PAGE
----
Infanrix hexa has been the principal Hib-containing vaccine available in Italy since 2006. The vaccine is administered at 3,5 and 11 months of age and coverage has exceeded 95%. Hib disease has continued to be well controlled, with no more than three confirmed Hib cases reported annually between 2006 and 2011 in Italian children aged less than 5 years.
Clinical Studies: See Pharmacodynamics as previously mentioned.
Pharmacokinetics: Evaluation of pharmacokinetic properties is not required for vaccines.
Toxicology: Pre-clinical Safety Data: Preclinical data reveal no special hazard for humans based on conventional studies of safety, specific toxicity, repeated dose toxicity and compatibility of ingredients.
Indications/Uses
Infanrix hexa is indicated for primary immunisation against diphtheria, tetanus, pertussis, hepatitis B, poliomyelitis and Haemophilus influenzae type B in infants from the age of 6 weeks and may be given to infants who received a first dose of Hepatitis vaccine at birth.
Dosage/Direction for Use
Posology: The primary vaccination schedule consists of two or three doses (of 0.5 ml) which should be administered according to official recommendations (see Pharmacology: Pharmacodynamics: Pharmacodynamic Effects for schedules evaluated in clinical trials under Actions). Infanrix hexa can be considered for the booster if the antigen composition is in accordance with the official recommendations. (See Table 4.)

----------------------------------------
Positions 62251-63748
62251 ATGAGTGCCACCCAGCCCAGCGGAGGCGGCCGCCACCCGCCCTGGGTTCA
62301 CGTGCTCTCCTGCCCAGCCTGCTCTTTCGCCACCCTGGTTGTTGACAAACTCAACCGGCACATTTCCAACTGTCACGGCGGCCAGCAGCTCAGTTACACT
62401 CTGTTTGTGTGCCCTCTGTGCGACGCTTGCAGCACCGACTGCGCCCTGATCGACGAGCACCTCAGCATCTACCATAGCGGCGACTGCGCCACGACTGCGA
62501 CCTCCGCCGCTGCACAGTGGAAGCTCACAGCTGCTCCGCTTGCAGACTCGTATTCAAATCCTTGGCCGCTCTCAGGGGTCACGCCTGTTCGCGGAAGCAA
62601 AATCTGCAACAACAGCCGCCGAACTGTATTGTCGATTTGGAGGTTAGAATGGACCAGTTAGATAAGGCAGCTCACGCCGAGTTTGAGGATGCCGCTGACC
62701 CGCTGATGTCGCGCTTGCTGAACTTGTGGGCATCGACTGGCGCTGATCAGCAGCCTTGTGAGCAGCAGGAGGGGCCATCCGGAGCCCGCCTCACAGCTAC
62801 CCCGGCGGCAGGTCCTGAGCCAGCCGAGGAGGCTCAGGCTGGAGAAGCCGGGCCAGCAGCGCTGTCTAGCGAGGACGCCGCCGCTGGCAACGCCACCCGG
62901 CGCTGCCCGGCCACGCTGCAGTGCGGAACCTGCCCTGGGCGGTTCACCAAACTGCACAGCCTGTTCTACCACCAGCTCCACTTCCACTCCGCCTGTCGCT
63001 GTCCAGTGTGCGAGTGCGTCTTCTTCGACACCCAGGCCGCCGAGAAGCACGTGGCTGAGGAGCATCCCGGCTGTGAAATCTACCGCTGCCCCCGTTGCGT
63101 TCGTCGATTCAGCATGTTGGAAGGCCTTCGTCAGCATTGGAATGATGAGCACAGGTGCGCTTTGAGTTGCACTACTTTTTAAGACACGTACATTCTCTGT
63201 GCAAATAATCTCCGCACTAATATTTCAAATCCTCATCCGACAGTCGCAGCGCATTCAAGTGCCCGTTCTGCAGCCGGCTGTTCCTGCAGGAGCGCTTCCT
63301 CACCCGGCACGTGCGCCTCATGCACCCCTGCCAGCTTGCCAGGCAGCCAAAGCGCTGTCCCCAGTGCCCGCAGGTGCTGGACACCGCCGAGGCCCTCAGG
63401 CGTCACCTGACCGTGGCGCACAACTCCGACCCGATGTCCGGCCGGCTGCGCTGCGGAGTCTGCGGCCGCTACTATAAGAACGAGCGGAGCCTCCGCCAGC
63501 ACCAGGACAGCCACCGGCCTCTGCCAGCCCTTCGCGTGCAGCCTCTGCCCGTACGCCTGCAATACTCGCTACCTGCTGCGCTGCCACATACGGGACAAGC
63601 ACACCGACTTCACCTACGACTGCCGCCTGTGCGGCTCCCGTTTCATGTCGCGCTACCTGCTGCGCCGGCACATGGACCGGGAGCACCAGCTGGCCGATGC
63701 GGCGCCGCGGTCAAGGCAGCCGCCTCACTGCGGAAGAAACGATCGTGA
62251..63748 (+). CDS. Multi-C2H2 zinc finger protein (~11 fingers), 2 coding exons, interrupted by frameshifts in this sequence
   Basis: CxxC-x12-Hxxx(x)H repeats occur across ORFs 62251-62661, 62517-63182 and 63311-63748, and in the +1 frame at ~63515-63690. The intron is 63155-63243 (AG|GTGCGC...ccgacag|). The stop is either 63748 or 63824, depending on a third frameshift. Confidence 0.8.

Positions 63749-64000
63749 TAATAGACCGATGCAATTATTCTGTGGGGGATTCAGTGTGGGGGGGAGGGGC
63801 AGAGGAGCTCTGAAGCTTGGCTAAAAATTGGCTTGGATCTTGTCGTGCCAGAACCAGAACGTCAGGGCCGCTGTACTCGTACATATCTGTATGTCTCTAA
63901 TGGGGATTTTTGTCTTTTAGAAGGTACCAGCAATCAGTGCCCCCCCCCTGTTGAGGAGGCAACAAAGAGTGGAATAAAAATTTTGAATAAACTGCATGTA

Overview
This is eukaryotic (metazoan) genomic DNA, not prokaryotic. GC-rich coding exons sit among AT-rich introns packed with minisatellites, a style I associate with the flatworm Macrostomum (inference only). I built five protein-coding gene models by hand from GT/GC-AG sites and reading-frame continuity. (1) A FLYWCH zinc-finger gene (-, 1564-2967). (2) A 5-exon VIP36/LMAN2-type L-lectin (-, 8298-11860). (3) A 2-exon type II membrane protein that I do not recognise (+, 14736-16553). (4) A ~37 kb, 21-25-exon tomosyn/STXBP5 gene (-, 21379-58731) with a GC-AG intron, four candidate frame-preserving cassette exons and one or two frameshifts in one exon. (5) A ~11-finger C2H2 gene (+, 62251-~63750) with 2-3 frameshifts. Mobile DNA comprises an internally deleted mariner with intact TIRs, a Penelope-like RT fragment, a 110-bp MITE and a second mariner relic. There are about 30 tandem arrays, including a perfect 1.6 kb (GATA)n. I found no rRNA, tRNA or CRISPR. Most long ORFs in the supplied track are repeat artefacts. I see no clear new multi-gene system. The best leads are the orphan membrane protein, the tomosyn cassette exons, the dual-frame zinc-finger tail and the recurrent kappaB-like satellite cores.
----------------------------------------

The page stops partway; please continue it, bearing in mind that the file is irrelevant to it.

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The Expanded Program on Immunisation schedule (at 6, 10, 14 weeks of age) may only be used if a dose of hepatitis B vaccine has been given at birth.
Where a dose of hepatitis B vaccine is given at birth, Infanrix hexa can be used as a replacement for supplementary doses of hepatitis B vaccine from the age of 6 weeks. If a second dose of hepatitis B vaccine is required before this age, monovalent hepatitis B vaccine should be used.
Locally established immunoprophylactic measures against hepatitis B should be maintained.
Method of administration: Infanrix hexa is for deep intramuscular injection.
Overdosage
Insufficient data are available.
Contraindications
Hypersensitivity to the active substances or to any of the excipients or residues (see Qualitative and quantitative composition and Excipients/Inactive Ingredients under Description).
Hypersensitivity after previous administration of diphtheria, tetanus, pertussis, hepatitis B, polio or Hib vaccines.
Infanrix hexa is contraindicated if the child has experienced an encephalopathy of unknown aetiology, occurring within 7 days following previous vaccination with pertussis containing vaccine. In these circumstances pertussis vaccination should be discontinued and the vaccination course should be continued with diphtheria-tetanus, hepatitis B, inactivated polio and Hib vaccines.
Special Precautions
As with other vaccines, administration of Infanrix hexa should be postponed in subjects suffering from acute severe febrile illness. The presence of a minor infection is not a contra-indication.
Vaccination should be preceded by a review of the medical history (especially with regard to previous vaccination and possible occurrence of undesirable events) and a clinical examination.
A protective immune response may not be elicited in all vaccinees (see Pharmacology: Pharmacodynamics: Pharmacodynamic Effects under Actions).